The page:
- The Washington Times - Tuesday, January 25, 2011

Republican Sen. Scott Brown’s autobiography isn’t set for release until next month, but at least one buyer is already lining up to purchase lots of copies: the Scott Brown campaign.

The senator from Massachusetts wants to use cash from his own campaign fund to buy thousands of copies of “Against All Odds,” according to a letter made public Tuesday that Mr. Brown’s campaign sent to federal election regulators. The books, signed and unsigned, will be sent to donors and political backers as “thank you” gifts.

To avoid running afoul of federal campaign laws, the author-politician plans to forgo royalties from the books sold to his campaign or to donate his proceeds from those sales to charity, according to the Brown campaign’s attorney.

Federal law prohibits candidates from using campaign money in ways that benefit them personally.

Under his book deal, Mr. Brown will be paid unspecified royalties based on a percentage of the books sold and will get additional advances if the book meets certain sales targets after one year.

But Brown attorney David Winslow told the Federal Election Commission (FEC) that the campaign would comply with federal law since the publisher, Harper Collins, can withhold from Mr. Brown any royalties he would receive based on the number of books his campaign buys. Or, Mr. Winslow added, Mr. Brown could just donate any royalties from his campaign’s purchase to charity.

Mr. Winslow said in his FEC letter that Mr. Brown’s book deal isn’t different from “the usually and customary provisions typically prepared by the publisher in connection with similar nonfiction works.”

Caleb Burns, a campaign-finance lawyer with the Wiley Rien law firm in Washington, said the FEC generally has allowed political campaigns to use funds to buy and promote a politician’s book — just as long as the candidate doesn’t benefit personally. He said the options presented in Mr. Brown’s request are a “clear nod” to the FEC’s past rulings on the issue.

Less clear is how the FEC will view Mr. Brown’s plans to hold political fundraisers while he is on a book tour.

Campaigns generally have to foot the travel bill for candidate trips that involve political activity, unless the activity is incidental to the trip. In his letter, Mr. Winslow also asked the FEC whether there would be any restrictions on plans for political fundraising in cities where Mr. Brown is set to promote his book.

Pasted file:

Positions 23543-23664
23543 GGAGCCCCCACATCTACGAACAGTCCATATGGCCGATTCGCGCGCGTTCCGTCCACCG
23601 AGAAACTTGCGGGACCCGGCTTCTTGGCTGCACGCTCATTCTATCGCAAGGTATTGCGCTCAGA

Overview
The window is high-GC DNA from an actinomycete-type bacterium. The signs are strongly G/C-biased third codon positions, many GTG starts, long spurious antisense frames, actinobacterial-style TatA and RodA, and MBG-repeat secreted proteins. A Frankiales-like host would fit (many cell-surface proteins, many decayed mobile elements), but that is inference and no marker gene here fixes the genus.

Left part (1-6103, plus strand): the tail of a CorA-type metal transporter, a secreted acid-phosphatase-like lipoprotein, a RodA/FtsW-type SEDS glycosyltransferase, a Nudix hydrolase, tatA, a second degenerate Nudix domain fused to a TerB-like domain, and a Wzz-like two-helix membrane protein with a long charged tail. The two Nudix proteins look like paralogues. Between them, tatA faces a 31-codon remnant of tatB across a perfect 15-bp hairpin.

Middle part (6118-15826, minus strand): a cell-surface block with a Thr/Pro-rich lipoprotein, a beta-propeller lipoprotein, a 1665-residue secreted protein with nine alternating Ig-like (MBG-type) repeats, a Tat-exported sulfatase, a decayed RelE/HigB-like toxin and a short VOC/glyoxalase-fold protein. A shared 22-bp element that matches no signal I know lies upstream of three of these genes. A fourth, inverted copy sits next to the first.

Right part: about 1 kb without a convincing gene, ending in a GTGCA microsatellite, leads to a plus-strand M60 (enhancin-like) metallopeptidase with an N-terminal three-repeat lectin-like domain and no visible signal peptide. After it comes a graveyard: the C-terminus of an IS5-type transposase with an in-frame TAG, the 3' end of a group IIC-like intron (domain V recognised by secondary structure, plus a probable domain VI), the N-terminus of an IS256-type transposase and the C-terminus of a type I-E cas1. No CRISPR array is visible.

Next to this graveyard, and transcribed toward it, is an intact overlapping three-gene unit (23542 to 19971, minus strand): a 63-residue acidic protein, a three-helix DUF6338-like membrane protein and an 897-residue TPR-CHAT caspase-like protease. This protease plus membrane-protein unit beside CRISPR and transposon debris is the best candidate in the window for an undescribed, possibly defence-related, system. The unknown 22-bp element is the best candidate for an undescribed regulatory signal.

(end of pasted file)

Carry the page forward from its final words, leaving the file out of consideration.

“The principal reason for Senator Brown to travel to a particular city is to promote the book and any attendance at a fundraiser would merely be ancillary to his presence in that area,” Mr. Winslow wrote.

Mr. Burns said the question could be thorny.

“The question is whether or not the cost of the travel can be borne by the publisher because of the prescheduled book event or whether the campaign has to pay,” he said. “The relevant FEC regulations are written broadly, and their application is not always clear.”

Melanie Sloan, executive director of Citizens for Responsibility and Ethics in Washington, a watchdog group, said the FEC probably would approve Mr. Brown’s request, but that it still could be problematic.

“The question is whether the purpose of the book tour is to sell the book or to raise money for the campaign,” she said. “If the tour was arranged to have stops where he might be able to raise the money, but not where he’d sell the most books, allowing the publisher to pay for the tour would be more questionable.”

Mr. Brown, who won a surprising victory in a special election in Massachusetts in January 2010 to fill the seat of the late Sen. Edward M. Kennedy, is not the first politician to come to the FEC asking for advice on squaring book deals with campaign-finance law.

Sen. Joe Lieberman, Connecticut independent, got permission in 2004 for his campaign to buy hundreds of leftover copies of his book “In Praise of Public Life: The Honor and Purpose of Political Science,” after the publisher was about to dispose of its remaining inventory by offering steep discounts.

In 2006, the FEC said Rep. Kay Granger, Texas Republican, could use her campaign’s mailing list, personnel and website to promote her children’s book, since her profits were being donated to charity.

Mr. Winslow told the FEC that the Senate Select Committee on Ethics had reviewed and approved Mr. Brown’s book deal.

The book will be published around Feb. 20, and Mr. Brown is scheduled to go on the book tour during the Senate’s February recess.

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